Astronomy’s latest mystery objects, the strange radio circle or ORC, have been increasingly drawn into attention by an international team of astronomers using the world’s most capable radio telescopes.
When first revealed in 2020 by the ASKAP radio telescope owned and operated by Australia’s national science agency CSIRO, strange radio circles quickly became a point of fascination. Theories on their cause ranged from galactic shockwaves to the throes of wormholes.
A new detailed image, captured by the South African Radio Astronomy Observatory’s Meerkat radio telescope and published today Monthly Notices of the Royal Astronomical Societyis providing researchers with more information to help nail down those theories.
There are now three major theories to explain the causes of orcs:
- They may be the remains of a massive explosion at the center of their host galaxy, such as the merger of two supermassive black holes;
- They could be powerful jets of energetic particles emanating from the center of the galaxy; or
- They may be the result of a starburst ‘termination shock’ from the production of stars in the Milky Way.
To date ORCs have only been detected using radio telescopes, with no indication of them when researchers look for them using optical, infrared, or X-ray telescopes.
Dr Jordan Collier of the Inter-University Institute for Data Intensive Astronomy, who compiled the image from Meerkat data, said that continuing to observe these anomalous radio circles will give researchers more clues.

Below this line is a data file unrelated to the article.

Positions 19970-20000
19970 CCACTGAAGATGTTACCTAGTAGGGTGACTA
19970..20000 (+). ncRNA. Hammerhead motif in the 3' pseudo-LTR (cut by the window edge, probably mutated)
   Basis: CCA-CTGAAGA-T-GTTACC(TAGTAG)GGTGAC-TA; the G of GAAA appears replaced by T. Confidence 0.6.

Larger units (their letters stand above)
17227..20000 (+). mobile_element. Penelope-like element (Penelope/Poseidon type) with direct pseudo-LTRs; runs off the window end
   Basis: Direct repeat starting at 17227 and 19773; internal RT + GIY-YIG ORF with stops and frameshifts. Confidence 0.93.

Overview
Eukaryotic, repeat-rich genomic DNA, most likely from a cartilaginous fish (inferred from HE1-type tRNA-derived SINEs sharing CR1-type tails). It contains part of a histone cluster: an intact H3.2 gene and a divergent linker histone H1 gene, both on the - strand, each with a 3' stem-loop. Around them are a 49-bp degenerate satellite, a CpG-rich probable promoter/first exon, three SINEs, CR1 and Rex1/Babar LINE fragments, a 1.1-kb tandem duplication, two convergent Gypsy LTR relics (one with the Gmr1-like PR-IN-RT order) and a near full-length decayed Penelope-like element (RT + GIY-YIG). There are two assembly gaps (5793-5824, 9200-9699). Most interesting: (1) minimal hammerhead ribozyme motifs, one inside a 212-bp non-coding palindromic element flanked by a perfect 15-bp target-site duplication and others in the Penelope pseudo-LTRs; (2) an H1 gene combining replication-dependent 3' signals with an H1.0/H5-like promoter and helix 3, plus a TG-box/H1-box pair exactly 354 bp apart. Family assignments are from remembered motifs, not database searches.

Collier said, “People often want to interpret their observations and show that it aligns with the best of our knowledge. To me, it’s more exciting to discover something new that defies our current understanding.”
The rings are huge – about a million light years, 16 times larger than our own galaxy. Despite this, odd radio circles are difficult to see.
Professor Ray Norris of Western Sydney University and CSIRO, one of the authors on the paper, said only five strange radio circles have been detected in space.
“We know that ORCs are rings of faint radio emission around a galaxy with a highly active black hole at its center, but we don’t yet know what causes them, or why they are so rare,” said Professor Norris said.
For now, ASKAP and MeerKAT are working together to find and describe these objects quickly and efficiently, said Professor Ellen Sadler, chief scientist at CSIRO’s Australia Telescope National Facility, which includes ASKAP.
“Almost all astronomy projects are made better by international collaboration – both with the teams of people involved and the technology available,” Professor Sadler said.
“ASKAP and MeerKAT are both precursors to the International SKA Project. Our developing understanding of anomalous radio circles is enabled by these complementary telescopes working together.”
To really understand the strange radio circles, scientists will need access to even more sensitive radio telescopes such as the SKA Observatory, which is supported by more than a dozen countries, including the UK, Australia, South Africa, France, Canada, China and India.
“There is no doubt that the SKA telescope, once built, will find many more ORCs and will be able to tell us more about the lifecycle of galaxies,” Professor Norris said.
“Until SKA becomes operational, ASKAP and MeerKAT are set to revolutionize our understanding of the universe faster than ever before.”
ASKAP is based in the country of Wajari Yamatji in Western Australia, and MeerKAT is based in the Northern Cape province of South Africa.
material provided by CSIRO Australia, Note: Content can be edited for style and length.